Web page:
Teens Construct Robots for the Chance to Become Champions at the Long Island FIRST Robotics Regional Competition
School-Business Partnerships of Long Island, Inc. (SBPLI), sponsor of the Long Island Regional FIRST (For Inspiration and Recognition of Science and Technology) Robotics Competition (FRC), announced that more than 1,200 students from 50 high schools have been tasked with the exciting challenge of designing and building an original robot culminating in the FRC. The FRC will be held March 25-26 at Hofstra University in Hempstead, NY, at Hofstra’s David S. Mack Sports and Exhibition Complex (Arena). The competition runs from 9 a.m. to 5 p.m. on March 25, and from 9 a.m. to 4 p.m. on March 26. The students will compete for honor and recognition that reward design quality, sportsmanship, competitive play and high-impact partnerships among schools, businesses and communities. This event is free and open to the public.
FIRST was founded by inventor Dean Kamen, who first introduced the Segway™ Human Transporter (HT) more than five years ago. He created FIRST with a goal to inspire an appreciation of science and technology in young people, their schools and their communities. Currently in its 23rd year, the FIRST Robotics Competition in 2011 will reach more than 51,000 high-school-aged young people from more than 2,070 teams in regional events representing every state in the United States and several other countries, including Israel and Brazil. More than 1,200 students will compete in the Long Island Regional to earn a spot at the FRC Championship on April 28-30, 2011 at the Edward Jones Dome in St. Louis, MO.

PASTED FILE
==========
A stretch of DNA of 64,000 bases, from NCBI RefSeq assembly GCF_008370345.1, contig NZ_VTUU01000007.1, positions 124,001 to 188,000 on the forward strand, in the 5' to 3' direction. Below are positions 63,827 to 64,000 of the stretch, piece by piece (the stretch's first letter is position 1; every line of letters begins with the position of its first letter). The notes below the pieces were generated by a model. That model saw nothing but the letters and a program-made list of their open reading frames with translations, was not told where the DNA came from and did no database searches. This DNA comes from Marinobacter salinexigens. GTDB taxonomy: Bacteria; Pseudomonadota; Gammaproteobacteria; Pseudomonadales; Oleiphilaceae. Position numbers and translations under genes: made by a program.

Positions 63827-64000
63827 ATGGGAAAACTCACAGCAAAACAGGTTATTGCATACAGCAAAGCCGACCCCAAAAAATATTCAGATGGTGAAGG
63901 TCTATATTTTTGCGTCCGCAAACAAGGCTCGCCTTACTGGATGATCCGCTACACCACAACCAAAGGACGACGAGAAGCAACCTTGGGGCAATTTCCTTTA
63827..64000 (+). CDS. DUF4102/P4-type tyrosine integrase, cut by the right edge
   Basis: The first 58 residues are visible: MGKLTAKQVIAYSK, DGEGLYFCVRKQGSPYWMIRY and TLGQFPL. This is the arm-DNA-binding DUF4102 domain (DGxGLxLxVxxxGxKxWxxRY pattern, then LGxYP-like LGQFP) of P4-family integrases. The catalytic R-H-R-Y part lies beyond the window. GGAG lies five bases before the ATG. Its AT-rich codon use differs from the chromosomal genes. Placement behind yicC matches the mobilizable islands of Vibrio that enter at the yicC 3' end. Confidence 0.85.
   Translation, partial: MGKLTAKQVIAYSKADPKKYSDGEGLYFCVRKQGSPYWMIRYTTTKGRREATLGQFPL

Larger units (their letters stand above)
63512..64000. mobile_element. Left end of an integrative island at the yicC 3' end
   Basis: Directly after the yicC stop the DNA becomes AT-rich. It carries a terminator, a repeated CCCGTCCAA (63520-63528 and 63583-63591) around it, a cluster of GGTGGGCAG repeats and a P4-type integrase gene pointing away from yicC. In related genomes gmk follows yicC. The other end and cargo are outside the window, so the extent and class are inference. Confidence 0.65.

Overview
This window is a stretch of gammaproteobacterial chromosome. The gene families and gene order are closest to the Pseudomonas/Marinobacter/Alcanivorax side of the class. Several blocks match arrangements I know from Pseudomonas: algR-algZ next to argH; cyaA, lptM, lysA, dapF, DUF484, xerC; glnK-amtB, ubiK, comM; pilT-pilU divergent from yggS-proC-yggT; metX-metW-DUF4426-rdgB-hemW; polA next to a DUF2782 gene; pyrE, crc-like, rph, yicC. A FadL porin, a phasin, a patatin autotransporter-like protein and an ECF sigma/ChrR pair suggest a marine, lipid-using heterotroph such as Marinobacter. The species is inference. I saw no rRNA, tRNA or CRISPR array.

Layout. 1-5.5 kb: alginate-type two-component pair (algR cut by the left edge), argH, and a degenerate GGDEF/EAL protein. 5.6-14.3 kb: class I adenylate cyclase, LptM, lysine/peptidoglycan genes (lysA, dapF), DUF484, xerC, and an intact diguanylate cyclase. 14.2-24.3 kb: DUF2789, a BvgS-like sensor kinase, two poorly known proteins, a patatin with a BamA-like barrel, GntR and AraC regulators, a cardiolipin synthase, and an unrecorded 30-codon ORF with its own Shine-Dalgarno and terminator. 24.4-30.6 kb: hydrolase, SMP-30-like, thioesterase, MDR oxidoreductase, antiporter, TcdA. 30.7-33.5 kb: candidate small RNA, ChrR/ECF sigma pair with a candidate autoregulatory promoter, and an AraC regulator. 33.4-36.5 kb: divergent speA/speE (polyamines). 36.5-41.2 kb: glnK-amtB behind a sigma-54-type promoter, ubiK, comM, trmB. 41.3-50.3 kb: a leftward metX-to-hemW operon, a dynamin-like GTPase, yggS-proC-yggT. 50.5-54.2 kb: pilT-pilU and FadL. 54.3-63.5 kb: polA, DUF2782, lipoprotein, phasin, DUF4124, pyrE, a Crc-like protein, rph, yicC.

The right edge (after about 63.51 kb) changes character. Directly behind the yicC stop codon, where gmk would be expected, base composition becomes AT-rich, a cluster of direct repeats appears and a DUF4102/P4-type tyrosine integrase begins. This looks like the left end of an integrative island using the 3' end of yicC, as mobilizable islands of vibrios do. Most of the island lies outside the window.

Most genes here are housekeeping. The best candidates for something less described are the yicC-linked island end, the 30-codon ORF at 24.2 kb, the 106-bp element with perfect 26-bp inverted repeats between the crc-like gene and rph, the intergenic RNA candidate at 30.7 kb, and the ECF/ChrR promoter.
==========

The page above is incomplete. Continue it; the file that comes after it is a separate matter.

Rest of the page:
“We are extremely excited to see what our participants for the FIRST Robotics Competition have come up with this year,” said Janet Anderson, Acting President, SBPLI-LI FIRST. “This event is an imperative stepping stone for students. For some, it’s a chance to take part in making a vision become a reality. For others, it opens the door to possibilities that are few and far between these days, like scholarships or job opportunities. Most importantly, this competition is a chance to instill within students a vital concept to achieving success; anything is possible if you put your mind to it.”